"Are you Canadian?"
Since publishing “So You Think You Know CANADA, Eh?: Fascinating Fun Facts and Trivia about Canada for the Entire Family,” I’ve been asked if I’m Canadian. I am not. I just really love Canada.
My first trip outside of the U.S. was with a road trip with my grandparents when I was 14 years old. We drove through and explored Wyoming, South and North Dakota, Minnesota and then into Ontario.
I remember loving all of the different landscapes with the Badlands of the Dakotas, the stone faces on Mt. Rushmore and being amazed at how many lakes we saw as we made our way through Minnesota.
But when we got to Canada, I remember it being a pretty big deal. I remember people being particularly kind and friendly. I remember seeing trash cans and fire hydrants painted with friendly faces. I remember seeing beautiful scenery and lots of it. We weren’t there for very long, maybe just a night or two and then came back into the U.S. to make our way back to Utah where we had started. It was a quick trip, but it left a big impression.
I grew up watching the Canadian produced TV movies, Anne of Green Gables and Anne of Avonlea with Meagan Follows and dreaming of visiting Prince Edward Island and seeing the gorgeous red sand beaches for myself.
Before James Cameron’s record-breaking movie, Titanic, came out, I had done a school report on it a year or two before. I remember being fascinated by the events and did as much reading on it as I could. I knew that Halifax, Nova Scotia was where many of the recovered bodies were taken to be identified.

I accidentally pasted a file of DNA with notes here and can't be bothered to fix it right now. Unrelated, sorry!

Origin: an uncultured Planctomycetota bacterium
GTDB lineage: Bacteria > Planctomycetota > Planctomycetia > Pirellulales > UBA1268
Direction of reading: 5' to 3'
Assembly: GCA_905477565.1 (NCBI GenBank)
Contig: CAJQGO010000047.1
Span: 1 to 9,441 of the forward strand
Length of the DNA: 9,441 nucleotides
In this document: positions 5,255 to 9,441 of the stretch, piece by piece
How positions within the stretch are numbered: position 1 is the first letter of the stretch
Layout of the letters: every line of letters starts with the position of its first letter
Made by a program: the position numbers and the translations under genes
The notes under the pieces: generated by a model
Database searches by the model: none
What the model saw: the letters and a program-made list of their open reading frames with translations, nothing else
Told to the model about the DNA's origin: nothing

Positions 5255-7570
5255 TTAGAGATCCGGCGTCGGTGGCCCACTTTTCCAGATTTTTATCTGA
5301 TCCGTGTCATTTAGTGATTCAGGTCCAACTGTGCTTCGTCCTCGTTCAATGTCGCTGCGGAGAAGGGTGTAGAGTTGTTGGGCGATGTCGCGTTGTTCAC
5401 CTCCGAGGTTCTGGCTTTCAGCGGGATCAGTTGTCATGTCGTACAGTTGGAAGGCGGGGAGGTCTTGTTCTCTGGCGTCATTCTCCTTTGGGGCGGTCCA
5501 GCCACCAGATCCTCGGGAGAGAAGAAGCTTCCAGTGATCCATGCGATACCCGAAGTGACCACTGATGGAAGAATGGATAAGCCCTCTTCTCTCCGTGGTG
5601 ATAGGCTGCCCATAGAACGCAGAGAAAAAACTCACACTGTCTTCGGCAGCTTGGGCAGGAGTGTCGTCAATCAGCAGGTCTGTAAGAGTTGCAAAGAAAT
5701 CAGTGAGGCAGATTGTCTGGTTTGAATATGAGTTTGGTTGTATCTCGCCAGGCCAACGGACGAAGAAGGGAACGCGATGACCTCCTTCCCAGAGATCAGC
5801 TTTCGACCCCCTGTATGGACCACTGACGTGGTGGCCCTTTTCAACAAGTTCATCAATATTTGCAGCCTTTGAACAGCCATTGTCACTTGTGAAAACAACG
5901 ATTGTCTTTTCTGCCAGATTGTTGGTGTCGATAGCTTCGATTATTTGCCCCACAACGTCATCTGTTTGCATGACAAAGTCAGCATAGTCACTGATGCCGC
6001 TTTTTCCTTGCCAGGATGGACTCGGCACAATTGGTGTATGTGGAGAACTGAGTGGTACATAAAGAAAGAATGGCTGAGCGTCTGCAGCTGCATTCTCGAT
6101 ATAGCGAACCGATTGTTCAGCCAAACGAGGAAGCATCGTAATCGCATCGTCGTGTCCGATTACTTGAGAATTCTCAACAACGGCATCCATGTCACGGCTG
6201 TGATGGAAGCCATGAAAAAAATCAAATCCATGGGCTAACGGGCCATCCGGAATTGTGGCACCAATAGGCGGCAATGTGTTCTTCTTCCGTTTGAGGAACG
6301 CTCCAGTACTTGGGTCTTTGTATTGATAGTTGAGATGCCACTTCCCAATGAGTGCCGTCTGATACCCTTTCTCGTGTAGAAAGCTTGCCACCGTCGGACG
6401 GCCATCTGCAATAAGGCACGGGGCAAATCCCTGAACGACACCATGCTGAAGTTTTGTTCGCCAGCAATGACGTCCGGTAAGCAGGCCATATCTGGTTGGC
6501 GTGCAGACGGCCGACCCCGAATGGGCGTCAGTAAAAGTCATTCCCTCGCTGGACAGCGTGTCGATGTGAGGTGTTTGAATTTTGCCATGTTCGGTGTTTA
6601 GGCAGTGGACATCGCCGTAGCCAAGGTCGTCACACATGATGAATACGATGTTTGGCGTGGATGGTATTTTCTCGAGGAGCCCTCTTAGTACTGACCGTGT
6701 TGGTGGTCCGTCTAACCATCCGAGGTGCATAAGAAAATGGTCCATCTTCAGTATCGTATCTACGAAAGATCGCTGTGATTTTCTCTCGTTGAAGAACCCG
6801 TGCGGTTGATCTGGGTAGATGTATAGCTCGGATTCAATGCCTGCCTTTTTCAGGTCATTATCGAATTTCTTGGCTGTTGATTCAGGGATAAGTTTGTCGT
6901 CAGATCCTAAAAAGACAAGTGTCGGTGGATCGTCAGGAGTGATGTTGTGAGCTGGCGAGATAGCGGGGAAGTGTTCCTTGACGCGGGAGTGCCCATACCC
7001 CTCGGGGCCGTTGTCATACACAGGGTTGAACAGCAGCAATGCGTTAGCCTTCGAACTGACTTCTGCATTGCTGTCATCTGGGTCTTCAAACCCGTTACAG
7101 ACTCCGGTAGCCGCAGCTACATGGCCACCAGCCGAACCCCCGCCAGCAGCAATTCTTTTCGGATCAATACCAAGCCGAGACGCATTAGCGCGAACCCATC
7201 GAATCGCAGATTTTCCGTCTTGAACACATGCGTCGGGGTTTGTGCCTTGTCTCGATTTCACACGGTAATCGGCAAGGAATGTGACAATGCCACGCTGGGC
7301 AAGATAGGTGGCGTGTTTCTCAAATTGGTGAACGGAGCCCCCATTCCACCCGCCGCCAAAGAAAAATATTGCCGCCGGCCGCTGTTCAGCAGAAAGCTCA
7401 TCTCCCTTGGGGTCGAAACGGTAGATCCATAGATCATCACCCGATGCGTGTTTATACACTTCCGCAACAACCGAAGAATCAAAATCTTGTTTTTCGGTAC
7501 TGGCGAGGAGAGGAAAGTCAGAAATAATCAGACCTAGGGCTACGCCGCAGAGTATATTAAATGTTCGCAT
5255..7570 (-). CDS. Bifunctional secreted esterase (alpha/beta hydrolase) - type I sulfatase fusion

I know it was a tragedy, but so many things went wrong, one after the other and I wondered why and what could have been done to prevent it. I also was fascinated by what happened as a result of the sinking of the Titanic.
A few examples include:
- The new way of identifying people in mass casualties and how that is still the method used today
- How it’s required by law that boats now have enough lifeboats for every person on board.
- The International Ice Patrol was formed after the Titanic sank to monitor icebergs in the North Atlantic and to warn ships.
Throughout the years, I met and interacted with several Canadians. Each of them being kind, friendly, and the type of people I wanted to make my friends. I loved hearing them say familiar words and pronouncing them in a way that was new to me, but in a way that I loved.
I also loved that they had a few different foods that I’d never heard of and immediately fell in love with – poutine, their maple syrup candy and a few of their chocolate bars like the Caramilk and Wunderbar.
Earlier this year I read a book about writing a book and decided that I wanted to give it a try. I wasn’t sure what I would write about because I don’t consider myself an expert in anything. But the more I thought about it, I thought about how I love facts and trivia, I love to travel, and I love sharing new places and cultures with others.
Many Americans know someone who is Canadian, has visited Canada or is at least familiar with a few of their quirks. So it seemed like a fun place to start.
So I researched and read everything I could get my hands on. I drew on things that I remembered from my Canadian friends telling me and my trips throughout the years.
I loved Canada before starting this project, but I love it even more now. It’s a fascinating country, with lovely people, breath-taking nature, and all the fun facts and trivia you could ever hope for.
The book is on sale now
Check it out if you’d like learn more about the flapjack app that makes it easy to find the 200,000 free pancakes available during Calgary’s Stampede, the “Frozen Chosen” who live at the top of the world, or Canada’s UNESCO World Heritage site named “Head-Smashed-In Buffalo Jump.”